Category Archives: Whistleblower Claims

Quirky Question # 227, New Bells and Whistles in Minnesota Statute


We have an employee who we have been planning to terminate because of performance issues.  This employee may have realized this was coming because he recently sent an email to a number of people claiming that our company policies violate the law.  We have been aware of these possible problems before his emails were sent and already have been working on correcting them.  We suspect this employee may have sent these emails simply to shield himself from termination.  We are concerned that we may be subject to a “whistleblower” claim if we terminate this employee.  Can we still fire him despite his emails? Answer→

Quirky Question # 175: In-House Counsel Barred From Qui Tam Action Against Former Employer


I know you have written in the past about former in-house counsel suing their former employers in connection with their terminations. We have a slightly different twist on that situation. Our former in-house counsel has filed a qui tam lawsuit against our firm based on information he learned while employed and his supposition about what occurred after his employment ended. He apparently does not think this violates any Rules of Professional Conduct. His conduct, however, seems questionable to us, since he learned the underlying facts during the period he was employed. Can you provide any guidance? Answer→

Unethical or Illegal? Quirky Question # 146

Quirky Question # 146:

One of our employees recently complained about certain company practices that she contended were unethical.  She did not contend the company engaged in illegal activity — just unethical conduct.  We pointed out to her that we did not want someone working for the company if she truly believed we were engaging in unethical practices.  Our anxiety about this situation was exacerbated when she told us she had reported the company’s practices to the press and a government agency.  We fired her.  She now contends that she was a whistleblower, protected by Minnesota’s Whistleblower statute.  Should we be concerned? Answer→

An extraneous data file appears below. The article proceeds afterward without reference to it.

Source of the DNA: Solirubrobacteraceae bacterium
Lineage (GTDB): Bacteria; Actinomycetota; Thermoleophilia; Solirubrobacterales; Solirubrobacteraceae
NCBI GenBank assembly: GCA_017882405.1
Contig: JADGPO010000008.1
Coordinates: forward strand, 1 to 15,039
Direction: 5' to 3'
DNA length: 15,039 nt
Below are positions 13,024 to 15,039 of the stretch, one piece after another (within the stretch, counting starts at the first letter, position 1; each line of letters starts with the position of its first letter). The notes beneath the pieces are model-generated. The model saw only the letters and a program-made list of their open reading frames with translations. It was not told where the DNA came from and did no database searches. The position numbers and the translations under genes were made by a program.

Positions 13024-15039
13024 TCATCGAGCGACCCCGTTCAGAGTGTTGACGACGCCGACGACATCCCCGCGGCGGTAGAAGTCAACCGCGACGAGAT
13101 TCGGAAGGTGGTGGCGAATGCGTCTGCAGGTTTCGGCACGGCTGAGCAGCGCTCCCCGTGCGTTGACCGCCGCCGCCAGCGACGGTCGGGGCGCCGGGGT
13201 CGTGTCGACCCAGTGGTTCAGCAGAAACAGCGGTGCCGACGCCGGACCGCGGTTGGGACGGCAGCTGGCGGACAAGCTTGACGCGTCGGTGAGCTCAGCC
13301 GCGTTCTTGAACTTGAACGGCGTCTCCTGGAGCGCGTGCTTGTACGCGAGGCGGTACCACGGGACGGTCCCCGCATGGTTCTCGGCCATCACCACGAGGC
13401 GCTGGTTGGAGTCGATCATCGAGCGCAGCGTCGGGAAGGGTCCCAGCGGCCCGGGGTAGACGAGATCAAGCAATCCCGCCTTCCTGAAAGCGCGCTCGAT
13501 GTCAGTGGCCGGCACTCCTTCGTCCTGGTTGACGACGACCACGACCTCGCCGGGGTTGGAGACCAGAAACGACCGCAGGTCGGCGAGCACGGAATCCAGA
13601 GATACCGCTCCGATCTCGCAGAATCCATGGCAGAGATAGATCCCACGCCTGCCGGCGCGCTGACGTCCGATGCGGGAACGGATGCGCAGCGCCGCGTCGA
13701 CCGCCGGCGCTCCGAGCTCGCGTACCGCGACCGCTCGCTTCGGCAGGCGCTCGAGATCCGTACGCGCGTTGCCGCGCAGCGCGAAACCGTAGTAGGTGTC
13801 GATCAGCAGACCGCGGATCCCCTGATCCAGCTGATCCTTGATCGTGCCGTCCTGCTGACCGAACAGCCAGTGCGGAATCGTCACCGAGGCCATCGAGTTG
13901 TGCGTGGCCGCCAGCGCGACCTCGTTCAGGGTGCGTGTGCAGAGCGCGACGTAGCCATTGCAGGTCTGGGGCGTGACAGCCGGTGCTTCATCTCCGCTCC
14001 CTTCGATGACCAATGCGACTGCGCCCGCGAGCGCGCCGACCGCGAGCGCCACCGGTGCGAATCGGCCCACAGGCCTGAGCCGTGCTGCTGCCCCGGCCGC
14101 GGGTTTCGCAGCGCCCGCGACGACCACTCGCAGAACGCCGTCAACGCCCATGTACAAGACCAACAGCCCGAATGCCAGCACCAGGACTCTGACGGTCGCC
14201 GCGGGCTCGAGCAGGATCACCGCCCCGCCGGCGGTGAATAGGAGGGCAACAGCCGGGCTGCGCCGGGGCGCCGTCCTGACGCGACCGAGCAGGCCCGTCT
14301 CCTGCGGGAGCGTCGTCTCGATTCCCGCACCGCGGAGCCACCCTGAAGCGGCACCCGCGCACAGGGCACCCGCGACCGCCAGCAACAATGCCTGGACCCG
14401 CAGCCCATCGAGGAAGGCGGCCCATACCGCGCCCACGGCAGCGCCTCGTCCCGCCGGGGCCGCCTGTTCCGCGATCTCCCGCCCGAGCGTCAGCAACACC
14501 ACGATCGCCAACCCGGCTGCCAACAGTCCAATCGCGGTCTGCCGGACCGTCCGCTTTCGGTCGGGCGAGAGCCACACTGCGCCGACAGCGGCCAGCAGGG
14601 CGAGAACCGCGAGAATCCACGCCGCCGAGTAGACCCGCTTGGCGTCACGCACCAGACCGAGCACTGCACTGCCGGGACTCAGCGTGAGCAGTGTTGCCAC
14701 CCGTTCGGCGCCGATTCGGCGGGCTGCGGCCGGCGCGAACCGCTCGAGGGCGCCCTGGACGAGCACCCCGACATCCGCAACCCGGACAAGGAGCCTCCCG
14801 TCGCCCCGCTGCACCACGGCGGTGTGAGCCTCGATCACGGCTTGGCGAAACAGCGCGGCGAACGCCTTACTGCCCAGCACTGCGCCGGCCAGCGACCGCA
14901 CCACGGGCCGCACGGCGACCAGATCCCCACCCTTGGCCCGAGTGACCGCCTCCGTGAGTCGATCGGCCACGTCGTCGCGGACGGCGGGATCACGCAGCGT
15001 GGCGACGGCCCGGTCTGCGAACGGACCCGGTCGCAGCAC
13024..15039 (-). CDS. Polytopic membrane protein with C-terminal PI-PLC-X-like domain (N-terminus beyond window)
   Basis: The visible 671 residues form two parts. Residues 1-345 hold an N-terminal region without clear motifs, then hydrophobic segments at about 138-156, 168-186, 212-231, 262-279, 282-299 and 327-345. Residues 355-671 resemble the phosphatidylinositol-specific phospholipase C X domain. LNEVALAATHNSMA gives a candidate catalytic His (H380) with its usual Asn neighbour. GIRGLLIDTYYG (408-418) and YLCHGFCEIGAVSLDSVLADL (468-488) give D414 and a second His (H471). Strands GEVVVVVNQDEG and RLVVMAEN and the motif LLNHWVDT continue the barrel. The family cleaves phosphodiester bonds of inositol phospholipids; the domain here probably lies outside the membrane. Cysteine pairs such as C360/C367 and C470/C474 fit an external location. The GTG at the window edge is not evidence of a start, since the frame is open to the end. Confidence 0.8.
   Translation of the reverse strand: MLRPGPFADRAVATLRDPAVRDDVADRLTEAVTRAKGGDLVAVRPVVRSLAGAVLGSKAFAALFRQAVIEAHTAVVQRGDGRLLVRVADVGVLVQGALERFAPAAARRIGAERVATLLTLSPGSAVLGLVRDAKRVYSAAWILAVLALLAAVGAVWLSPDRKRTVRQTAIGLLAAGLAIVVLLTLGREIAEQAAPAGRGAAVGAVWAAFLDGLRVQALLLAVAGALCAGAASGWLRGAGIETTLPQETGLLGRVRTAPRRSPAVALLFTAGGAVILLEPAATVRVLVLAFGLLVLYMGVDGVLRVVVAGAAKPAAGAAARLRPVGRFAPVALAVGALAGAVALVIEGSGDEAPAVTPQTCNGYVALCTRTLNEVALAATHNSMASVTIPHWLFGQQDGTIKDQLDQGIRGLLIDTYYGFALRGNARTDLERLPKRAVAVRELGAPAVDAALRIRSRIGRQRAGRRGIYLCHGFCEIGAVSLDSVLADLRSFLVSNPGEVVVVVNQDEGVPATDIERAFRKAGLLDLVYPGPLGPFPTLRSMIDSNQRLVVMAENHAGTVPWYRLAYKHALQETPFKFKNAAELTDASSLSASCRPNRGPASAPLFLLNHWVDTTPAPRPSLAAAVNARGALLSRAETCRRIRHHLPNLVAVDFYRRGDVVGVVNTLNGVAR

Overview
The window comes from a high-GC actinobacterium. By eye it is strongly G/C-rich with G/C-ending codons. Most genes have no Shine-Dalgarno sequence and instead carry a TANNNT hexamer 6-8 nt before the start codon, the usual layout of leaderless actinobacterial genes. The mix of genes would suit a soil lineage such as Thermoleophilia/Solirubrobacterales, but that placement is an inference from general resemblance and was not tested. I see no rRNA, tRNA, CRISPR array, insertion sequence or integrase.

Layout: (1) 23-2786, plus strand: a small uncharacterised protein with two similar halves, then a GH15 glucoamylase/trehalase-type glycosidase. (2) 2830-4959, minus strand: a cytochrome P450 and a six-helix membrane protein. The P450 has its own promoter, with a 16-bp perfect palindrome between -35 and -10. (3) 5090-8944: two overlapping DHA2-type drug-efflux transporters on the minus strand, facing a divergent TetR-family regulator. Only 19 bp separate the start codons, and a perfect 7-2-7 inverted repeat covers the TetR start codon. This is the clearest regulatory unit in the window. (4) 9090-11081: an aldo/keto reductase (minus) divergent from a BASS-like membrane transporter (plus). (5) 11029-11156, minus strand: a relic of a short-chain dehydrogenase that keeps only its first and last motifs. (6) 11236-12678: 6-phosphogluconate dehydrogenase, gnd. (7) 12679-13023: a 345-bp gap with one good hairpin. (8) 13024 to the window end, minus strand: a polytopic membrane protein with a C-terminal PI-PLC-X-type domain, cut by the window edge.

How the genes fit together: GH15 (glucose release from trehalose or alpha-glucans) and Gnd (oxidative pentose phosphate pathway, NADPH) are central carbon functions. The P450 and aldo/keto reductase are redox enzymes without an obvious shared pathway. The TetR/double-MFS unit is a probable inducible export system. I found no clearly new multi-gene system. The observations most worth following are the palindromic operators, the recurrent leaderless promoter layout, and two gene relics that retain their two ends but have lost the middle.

Sarbanes-Oxley, Quirky Question # 74

Quirky Question # 74:

We have been having some performance issues with one of our mid-level marketing managers.  In October, we placed him on a performance improvement plan.  He has not been meeting the expectations established by the plan.  We are scheduled to meet with him about his performance again next week, and it is very likely that we will be moving him toward separation from the Company.  Yesterday, this individual complained to his manager that he was uncomfortable with the way that accounting manages travel receipts.  He reminded his manager about the Sarbanes-Oxley Act and noted that he wanted management to know that he was “blowing the whistle” on this accounting practice.  When pressed for details about his alleged concerns, the employee either could not describe what he found objectionable about corporate accounting’s handling of travel receipts or how he believes the process should be done.  It is obvious to us that he has no idea what he’s talking about and that this is just another way to try to avoid being terminated as a result of his performance issues.  We are a publicly-traded Company, so, of course, we have internal reporting and investigation procedures in place.  Must we really take this feeble “Sarbanes-Oxley complaint” seriously? Answer→